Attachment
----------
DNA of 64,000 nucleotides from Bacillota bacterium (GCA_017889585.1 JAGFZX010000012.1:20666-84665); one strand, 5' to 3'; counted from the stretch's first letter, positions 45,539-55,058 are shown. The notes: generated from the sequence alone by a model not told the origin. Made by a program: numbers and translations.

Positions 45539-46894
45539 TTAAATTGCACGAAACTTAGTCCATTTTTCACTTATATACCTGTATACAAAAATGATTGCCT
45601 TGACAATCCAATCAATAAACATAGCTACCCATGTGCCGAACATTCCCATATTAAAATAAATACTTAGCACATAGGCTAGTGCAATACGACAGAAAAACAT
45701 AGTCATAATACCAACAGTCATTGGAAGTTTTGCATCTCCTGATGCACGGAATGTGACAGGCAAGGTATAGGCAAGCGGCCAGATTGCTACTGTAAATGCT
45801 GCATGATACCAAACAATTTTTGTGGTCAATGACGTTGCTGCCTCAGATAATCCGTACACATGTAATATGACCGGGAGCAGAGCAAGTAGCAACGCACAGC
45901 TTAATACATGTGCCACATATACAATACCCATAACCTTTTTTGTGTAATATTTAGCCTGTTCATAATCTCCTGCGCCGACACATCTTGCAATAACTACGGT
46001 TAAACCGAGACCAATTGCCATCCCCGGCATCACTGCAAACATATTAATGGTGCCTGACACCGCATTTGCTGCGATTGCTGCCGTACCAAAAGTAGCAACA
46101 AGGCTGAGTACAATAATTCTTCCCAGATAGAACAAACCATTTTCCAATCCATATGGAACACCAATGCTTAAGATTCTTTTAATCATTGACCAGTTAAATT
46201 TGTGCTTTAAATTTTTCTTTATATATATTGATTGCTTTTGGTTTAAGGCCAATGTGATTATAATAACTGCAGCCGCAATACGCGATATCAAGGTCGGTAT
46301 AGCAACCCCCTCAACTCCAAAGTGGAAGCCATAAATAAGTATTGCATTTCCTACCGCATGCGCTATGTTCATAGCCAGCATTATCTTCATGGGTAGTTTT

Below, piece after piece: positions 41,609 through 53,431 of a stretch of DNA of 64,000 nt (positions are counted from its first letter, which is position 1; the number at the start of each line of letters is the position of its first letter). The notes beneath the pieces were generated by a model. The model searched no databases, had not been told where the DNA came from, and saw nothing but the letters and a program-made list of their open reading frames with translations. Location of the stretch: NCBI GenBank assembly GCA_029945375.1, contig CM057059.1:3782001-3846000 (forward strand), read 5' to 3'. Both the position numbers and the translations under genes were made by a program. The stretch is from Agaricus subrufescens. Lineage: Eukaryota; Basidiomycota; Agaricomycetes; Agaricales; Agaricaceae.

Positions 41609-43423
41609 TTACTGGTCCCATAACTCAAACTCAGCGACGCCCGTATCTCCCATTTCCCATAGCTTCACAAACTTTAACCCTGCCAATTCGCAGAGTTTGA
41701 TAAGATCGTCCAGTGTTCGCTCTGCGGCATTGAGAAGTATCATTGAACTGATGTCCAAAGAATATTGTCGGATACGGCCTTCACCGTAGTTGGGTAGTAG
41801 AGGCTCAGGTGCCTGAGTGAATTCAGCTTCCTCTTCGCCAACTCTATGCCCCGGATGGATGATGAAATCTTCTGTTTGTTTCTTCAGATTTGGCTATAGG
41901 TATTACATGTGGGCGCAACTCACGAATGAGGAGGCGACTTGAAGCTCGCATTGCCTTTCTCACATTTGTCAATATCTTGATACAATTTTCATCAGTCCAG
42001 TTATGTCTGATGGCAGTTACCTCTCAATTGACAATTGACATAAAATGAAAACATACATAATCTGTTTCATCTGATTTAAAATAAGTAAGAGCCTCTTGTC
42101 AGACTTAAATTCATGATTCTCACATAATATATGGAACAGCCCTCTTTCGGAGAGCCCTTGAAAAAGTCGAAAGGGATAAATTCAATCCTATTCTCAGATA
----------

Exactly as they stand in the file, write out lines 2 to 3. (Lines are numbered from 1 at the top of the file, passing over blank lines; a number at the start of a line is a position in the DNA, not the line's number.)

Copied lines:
Positions 45539-46894
45539 TTAAATTGCACGAAACTTAGTCCATTTTTCACTTATATACCTGTATACAAAAATGATTGCCT